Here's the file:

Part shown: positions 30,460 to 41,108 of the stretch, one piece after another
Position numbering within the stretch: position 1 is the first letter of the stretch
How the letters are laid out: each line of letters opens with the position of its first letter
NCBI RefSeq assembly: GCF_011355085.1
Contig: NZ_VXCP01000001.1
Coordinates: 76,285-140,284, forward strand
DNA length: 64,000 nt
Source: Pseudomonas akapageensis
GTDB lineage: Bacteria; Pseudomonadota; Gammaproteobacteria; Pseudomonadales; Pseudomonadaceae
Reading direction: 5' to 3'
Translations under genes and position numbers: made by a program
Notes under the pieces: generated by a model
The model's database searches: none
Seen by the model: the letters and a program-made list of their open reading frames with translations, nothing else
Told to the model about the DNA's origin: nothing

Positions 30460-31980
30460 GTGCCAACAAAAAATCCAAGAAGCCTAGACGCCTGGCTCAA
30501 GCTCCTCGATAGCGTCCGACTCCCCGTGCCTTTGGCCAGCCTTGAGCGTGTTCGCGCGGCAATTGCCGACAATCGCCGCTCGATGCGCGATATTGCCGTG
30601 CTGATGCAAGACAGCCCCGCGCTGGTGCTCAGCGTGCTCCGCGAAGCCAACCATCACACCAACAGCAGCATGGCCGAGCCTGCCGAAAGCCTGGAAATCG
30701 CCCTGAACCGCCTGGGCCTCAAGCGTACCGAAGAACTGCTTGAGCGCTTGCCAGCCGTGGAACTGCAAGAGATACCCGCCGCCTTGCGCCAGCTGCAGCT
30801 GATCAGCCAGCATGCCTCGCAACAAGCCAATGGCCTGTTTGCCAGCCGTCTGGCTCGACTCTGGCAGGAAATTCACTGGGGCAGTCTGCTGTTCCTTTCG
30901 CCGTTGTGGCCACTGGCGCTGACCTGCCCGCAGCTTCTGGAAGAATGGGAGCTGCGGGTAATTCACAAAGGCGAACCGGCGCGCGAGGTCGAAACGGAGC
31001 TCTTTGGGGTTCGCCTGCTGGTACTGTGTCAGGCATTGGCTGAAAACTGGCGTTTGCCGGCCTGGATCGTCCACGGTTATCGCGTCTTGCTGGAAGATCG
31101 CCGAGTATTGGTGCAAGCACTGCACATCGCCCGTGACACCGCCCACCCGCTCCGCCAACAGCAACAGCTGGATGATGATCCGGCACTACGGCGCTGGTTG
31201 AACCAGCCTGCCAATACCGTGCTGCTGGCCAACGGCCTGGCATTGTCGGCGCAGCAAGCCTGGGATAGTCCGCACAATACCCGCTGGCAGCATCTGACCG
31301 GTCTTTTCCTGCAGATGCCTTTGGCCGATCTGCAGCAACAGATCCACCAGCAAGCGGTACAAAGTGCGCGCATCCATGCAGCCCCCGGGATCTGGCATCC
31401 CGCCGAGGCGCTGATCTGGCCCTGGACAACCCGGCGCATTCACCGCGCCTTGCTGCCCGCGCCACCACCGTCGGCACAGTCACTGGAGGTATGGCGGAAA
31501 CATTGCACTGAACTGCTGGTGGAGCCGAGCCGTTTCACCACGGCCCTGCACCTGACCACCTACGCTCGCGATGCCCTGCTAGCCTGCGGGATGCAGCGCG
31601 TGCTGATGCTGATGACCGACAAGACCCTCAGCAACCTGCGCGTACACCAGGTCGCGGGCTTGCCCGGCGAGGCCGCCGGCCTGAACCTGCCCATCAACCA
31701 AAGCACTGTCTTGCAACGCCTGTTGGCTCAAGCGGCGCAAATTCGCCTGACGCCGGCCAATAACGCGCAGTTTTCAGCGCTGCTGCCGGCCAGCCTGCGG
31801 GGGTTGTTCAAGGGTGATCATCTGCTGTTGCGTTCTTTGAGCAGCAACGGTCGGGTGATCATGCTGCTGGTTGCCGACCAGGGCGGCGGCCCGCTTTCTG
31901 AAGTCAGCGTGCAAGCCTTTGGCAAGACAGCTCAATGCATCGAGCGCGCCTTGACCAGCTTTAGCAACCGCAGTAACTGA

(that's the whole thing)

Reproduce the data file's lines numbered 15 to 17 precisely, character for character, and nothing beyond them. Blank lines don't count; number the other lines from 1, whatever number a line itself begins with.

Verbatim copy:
Told to the model about the DNA's origin: nothing

Positions 30460-31980
30460 GTGCCAACAAAAAATCCAAGAAGCCTAGACGCCTGGCTCAA